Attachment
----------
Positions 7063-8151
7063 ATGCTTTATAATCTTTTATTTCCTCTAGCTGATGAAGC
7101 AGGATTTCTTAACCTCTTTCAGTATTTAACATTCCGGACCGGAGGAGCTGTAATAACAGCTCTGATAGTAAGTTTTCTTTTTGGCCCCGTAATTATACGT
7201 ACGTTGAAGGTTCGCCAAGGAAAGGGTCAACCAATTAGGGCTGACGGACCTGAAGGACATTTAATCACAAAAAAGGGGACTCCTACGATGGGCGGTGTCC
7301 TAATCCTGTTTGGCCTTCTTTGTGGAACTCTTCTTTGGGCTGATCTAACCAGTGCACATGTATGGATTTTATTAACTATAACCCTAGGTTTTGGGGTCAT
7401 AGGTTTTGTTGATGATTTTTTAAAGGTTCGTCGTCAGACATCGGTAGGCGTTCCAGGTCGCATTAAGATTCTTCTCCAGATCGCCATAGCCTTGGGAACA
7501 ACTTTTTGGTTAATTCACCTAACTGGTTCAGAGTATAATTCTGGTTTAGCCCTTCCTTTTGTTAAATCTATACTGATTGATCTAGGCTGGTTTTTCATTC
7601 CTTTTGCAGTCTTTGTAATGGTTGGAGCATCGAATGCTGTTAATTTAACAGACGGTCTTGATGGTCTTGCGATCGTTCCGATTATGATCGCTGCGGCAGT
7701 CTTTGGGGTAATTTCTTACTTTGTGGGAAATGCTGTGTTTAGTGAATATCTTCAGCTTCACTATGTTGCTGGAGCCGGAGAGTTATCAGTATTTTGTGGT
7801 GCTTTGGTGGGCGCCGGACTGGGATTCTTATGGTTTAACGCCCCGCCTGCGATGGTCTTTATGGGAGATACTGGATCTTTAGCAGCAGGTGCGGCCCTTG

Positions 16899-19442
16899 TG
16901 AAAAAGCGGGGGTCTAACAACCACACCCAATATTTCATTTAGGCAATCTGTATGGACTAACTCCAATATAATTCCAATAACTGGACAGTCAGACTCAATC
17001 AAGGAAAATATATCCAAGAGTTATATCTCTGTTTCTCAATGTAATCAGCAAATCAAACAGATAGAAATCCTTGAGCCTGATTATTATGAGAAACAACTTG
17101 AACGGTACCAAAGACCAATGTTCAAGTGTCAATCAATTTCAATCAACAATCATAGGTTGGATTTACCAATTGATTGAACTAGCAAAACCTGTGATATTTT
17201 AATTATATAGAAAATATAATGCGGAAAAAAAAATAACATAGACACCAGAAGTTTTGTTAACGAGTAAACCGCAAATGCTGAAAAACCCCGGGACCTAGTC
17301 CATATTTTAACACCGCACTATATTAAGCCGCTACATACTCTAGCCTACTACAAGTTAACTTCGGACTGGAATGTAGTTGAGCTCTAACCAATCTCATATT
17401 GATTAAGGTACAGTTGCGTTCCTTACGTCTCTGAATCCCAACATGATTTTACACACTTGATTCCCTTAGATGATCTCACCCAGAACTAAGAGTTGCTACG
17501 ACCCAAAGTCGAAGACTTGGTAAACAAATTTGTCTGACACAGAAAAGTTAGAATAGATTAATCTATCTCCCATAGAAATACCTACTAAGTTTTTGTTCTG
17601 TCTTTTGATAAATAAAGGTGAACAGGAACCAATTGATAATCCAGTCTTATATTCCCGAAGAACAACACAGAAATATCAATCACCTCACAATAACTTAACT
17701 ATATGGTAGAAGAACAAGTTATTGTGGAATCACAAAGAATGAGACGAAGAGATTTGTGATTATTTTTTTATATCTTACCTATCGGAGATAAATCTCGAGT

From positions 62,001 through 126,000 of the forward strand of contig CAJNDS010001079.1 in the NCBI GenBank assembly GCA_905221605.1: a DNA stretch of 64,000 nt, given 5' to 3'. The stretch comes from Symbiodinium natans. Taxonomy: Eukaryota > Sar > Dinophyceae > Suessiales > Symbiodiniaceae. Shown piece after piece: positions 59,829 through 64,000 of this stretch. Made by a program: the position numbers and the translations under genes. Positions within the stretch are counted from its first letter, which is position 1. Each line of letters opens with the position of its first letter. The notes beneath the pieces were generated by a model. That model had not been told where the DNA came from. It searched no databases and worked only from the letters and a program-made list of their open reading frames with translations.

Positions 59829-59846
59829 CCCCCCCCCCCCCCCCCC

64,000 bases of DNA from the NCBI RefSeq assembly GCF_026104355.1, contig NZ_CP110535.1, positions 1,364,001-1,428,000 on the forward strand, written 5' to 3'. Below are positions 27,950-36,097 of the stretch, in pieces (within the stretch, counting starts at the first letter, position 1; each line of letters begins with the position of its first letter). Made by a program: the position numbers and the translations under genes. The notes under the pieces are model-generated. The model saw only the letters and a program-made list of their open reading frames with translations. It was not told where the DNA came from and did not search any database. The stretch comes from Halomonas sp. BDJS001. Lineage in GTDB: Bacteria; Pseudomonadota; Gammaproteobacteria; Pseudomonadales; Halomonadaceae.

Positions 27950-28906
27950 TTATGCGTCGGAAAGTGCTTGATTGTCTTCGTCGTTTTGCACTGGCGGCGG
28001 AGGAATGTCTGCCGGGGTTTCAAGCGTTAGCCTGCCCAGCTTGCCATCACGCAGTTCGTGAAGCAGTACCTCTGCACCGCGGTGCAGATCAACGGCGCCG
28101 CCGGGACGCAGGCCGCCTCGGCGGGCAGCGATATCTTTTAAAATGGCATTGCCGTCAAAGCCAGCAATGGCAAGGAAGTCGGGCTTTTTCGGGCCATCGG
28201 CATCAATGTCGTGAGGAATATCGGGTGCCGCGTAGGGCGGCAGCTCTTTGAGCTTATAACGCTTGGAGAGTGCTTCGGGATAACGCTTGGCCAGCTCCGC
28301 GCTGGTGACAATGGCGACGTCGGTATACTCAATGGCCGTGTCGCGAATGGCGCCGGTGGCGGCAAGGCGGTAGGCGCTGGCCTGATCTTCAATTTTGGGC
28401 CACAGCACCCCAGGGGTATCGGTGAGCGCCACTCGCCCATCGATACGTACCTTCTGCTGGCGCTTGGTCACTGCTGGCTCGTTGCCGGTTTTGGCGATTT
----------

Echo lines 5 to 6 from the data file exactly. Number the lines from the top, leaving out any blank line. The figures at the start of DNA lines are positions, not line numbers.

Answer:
7301 TAATCCTGTTTGGCCTTCTTTGTGGAACTCTTCTTTGGGCTGATCTAACCAGTGCACATGTATGGATTTTATTAACTATAACCCTAGGTTTTGGGGTCAT
7401 AGGTTTTGTTGATGATTTTTTAAAGGTTCGTCGTCAGACATCGGTAGGCGTTCCAGGTCGCATTAAGATTCTTCTCCAGATCGCCATAGCCTTGGGAACA